Vincent Van Gogh: 42 Self Portraits

$1,000.00 USD

Duration: 14:46 mins
Edition: 2/5
Archival: DVD
Exhibition copy: mp4 digital file
Signed 
Provenance: Richard Heller Gallery

*FROM THE BLAKE BYRNE COLLECTION VIDEO ART COLLECTION
Sales benefit the Skylark Foundation whose mission is to fund arts organizations and programs that support social justice and diversity

 

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Vincent van Gogh: 42 Self Portraits is a looped video made by Dane Picard. In under 60 seconds, Picard presents a seamless montage of 42 self-portraits by famed artist Vincent van Gogh. One portrait morphs into the next, causing the viewer to make quick, sometimes subconscious, visual connections. Curator James Housefield pointed out, “Van Gogh’s modernism is heralded as the harbinger of Expressionism, in which each brushstroke contributes to the artist’s goal of communicating emotions through paint and canvas. Paradoxically, Picard works with computer technologies that are generally considered impersonal. As the shifting 42 self-portraits show Van Gogh in a new light, ever-changing yet trapped in his own self-depictions, Picard’s work raises questions about the possibility for artistic expression today. By looping the short cycles of the repeated 42 self-portraits, Picard calls attention to the power of repetition in constructing the histories of art and taste. Artists and museum visitors today are more likely to know past artworks through mechanically reproduced images than through direct experience of the originals. Picard shows that each of these reproduced images may take on a life of their own, appearing to live, breathe, and grow in time.1 This video artwork is the second in a group of three made by Picard in 2003 which feature looped, composite portraits of the subject. Rembrandt Harmenszoon van Rijn: 81 Self Portraits and Jules Engel: 100 Portraits, photographed during 12 minutes on 4/28/3 are the first and third in the group.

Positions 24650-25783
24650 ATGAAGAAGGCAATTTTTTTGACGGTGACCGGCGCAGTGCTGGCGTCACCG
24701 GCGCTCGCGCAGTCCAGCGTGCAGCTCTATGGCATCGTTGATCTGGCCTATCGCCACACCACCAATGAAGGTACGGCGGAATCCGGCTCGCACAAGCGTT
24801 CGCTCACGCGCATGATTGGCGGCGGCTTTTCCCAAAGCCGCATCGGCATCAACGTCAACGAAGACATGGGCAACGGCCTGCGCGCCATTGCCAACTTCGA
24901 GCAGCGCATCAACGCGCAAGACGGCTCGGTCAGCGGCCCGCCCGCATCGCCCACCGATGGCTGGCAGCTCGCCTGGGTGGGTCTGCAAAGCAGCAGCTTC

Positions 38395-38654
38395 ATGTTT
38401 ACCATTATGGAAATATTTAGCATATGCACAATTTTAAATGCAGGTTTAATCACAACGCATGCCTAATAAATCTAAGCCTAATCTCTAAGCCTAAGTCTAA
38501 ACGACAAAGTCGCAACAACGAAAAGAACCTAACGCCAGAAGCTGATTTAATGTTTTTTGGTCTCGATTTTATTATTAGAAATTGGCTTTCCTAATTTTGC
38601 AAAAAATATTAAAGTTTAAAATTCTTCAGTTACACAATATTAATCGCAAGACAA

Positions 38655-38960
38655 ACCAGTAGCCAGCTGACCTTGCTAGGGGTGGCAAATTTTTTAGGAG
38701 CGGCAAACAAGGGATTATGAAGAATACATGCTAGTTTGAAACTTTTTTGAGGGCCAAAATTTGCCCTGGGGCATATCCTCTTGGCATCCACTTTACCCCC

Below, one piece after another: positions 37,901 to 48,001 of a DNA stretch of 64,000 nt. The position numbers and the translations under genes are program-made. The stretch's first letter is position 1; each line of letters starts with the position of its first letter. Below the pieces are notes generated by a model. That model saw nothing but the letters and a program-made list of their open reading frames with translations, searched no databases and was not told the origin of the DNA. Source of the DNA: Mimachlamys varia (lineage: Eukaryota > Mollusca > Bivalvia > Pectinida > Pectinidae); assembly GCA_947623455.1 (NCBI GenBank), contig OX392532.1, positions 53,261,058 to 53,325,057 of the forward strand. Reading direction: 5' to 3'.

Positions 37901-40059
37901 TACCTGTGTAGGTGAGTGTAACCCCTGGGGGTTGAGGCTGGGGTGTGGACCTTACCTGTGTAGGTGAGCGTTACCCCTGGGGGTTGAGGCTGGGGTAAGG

Vincent van Gogh: 42 Self Portraits In under 60 seconds, Picard presents a seamless montage of 42 self-portraits by famed artist Vincent van Gogh. One portrait morphs into the next, causing the viewer to make quick, sometimes subconscious, visual connections.  

 

Included with the work